(c) Judicial protection and bankruptcy. As to aggressive judicial tactics serving as grounds for a new owner of NPLs and depending on the current state of debt and security, one should not forsake instruments provided for by laws on bankruptcy which have sided with the creditor. Last year the country, and especially creditors, were presented with the Bankruptcy Procedures Code, which came into effect on 22 October. If we are talking about corporate bankruptcy, I would single out 5 novelties most expected by the market: (a) lifting of the minimum threshold for the initiation of proceedings; (b) the possibility for a creditors committee to revoke the insolvency officer of the case at any time, thereby gaining full control over the case; (c) limitation of the moratorium on creditors’ claims to 170 days; (d) unification of the procedure for selling the debtor’s property at electronic auctions; (e) new mechanisms of liability of management of the debtor.
(d) Using instruments of criminal prosecution. The active anti-corruption policy of the state has promoted the growth of criminal procedure mechanisms which could be used in fighting not only corrupt officials, but also financial fraud and unscrupulous debtors. Instituting criminal proceedings and recognizing the affected creditor, conducting active investigative operations, detection and attachment of the debtor’s assets, his beneficiaries and officials, with the likelihood of entrusting such assets to third persons, is often the only prompt and effective means available for restoring financial discipline.
Despite the fact that the assets of the majority of banks currently managed by the Deposit Guarantee Fund are at the final phases of sale, we expect further growth of the NPLs market due to the deeper economic crisis caused by COVID-19 and lower financial discipline of debtors. Thus, according to IMF Managing Director Kristalina Georgieva, the world has entered a recession as bad or even worse than the one in 2009. A key concern about the long-lasting impact of the sudden stop in the world economy is the risk of a wave of bankruptcies and layoffs.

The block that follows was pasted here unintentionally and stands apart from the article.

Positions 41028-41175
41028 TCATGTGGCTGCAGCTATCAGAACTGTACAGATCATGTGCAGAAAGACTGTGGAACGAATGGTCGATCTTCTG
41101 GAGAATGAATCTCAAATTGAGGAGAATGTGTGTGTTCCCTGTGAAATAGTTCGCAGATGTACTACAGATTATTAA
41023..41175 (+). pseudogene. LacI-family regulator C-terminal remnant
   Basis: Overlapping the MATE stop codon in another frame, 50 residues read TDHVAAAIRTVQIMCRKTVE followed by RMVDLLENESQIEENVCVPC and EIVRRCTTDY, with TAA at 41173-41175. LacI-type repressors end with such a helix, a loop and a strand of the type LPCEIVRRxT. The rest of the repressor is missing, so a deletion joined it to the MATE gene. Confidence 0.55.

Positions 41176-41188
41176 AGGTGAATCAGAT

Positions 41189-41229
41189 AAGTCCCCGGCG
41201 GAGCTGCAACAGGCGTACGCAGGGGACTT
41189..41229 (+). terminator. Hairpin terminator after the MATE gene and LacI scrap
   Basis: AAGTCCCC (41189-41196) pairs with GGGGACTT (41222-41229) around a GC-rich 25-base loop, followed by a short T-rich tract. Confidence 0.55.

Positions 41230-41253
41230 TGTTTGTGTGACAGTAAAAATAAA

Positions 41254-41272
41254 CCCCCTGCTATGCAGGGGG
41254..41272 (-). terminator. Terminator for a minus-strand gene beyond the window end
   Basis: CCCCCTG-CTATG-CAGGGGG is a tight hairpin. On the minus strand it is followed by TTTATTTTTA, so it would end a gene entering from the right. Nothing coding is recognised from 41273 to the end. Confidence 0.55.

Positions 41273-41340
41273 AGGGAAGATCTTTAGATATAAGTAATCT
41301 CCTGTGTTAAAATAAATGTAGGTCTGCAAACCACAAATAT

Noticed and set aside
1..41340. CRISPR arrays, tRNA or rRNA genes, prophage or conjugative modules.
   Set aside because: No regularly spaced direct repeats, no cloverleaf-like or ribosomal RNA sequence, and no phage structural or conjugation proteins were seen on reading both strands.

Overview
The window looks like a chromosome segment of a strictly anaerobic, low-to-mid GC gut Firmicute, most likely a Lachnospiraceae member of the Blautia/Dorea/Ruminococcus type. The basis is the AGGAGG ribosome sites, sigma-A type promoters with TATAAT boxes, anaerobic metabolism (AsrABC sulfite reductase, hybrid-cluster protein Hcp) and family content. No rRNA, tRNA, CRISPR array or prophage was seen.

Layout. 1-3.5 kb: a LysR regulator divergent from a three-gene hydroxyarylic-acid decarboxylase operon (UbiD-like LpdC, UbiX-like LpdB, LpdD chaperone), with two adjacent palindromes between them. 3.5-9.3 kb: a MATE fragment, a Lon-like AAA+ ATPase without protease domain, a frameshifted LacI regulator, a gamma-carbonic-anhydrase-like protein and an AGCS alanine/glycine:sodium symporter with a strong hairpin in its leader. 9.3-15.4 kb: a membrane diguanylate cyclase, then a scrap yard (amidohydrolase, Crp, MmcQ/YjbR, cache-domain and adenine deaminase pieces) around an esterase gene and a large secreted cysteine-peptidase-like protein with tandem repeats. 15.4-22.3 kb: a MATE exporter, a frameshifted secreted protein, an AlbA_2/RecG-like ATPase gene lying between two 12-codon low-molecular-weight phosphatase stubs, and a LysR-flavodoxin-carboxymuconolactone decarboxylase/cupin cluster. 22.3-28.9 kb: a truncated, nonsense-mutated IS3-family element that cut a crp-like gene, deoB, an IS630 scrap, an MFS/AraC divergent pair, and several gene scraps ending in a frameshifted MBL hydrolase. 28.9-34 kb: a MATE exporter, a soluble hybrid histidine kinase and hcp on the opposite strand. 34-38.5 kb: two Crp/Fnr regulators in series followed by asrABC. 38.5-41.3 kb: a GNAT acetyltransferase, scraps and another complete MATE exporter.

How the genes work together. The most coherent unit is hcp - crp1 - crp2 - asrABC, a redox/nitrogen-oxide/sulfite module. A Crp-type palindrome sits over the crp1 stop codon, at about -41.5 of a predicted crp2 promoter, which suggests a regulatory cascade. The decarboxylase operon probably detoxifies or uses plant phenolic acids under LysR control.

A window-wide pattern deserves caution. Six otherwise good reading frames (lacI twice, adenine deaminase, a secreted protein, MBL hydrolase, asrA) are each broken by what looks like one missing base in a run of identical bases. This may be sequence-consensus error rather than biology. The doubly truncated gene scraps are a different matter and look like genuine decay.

If the policy of the National Bank of Ukraine and the country’s banking legislation do not undergo changes which would support troubled banks, not all banking institutions are expected to withstand a new crisis inflicted by the pandemic. Thus, the market may be subjected to a new wave of bankruptcies that would precondition the sale of a new portion of banking NPL.
Significant shifts are also expected in state-owned banks. Thus, on 14 April of 2020 the Cabinet of Ministers of Ukraine approved the Order on Certain Issues of Management of Problem Assets by Banks in the Public Sector which, in particular, set out the peculiarities of selling NPLs on the balance sheets of state banks at a price lower than their balance sheet value. The government has regulated that NPLs at such auctions must be sold through open and transparent trading (auction) and may not be sold/alienated to the debtor/counteragent, final beneficiary owner/counteragent, pledger, surety or a related person. Our forecast is that such decision will substantially increase the domestic market of NPLs because, according to estimates made by the National Bank of Ukraine, state-owned banks have accumulated approximately 75% of all NPLs in the sector (around 45% of them are managed by PrivatBank).
At the same time, with reserves covering only 95% of non-performing loans, the latter will not affect financial results and the capital of banks and, therefore, may be significantly discounted at their public sales. Taking into account the fact that valuable industrial facilities and agricultural assets are collateralized under the aforementioned NPLs of state banks, we can predict another wave of growth of investments in the NPLs sector.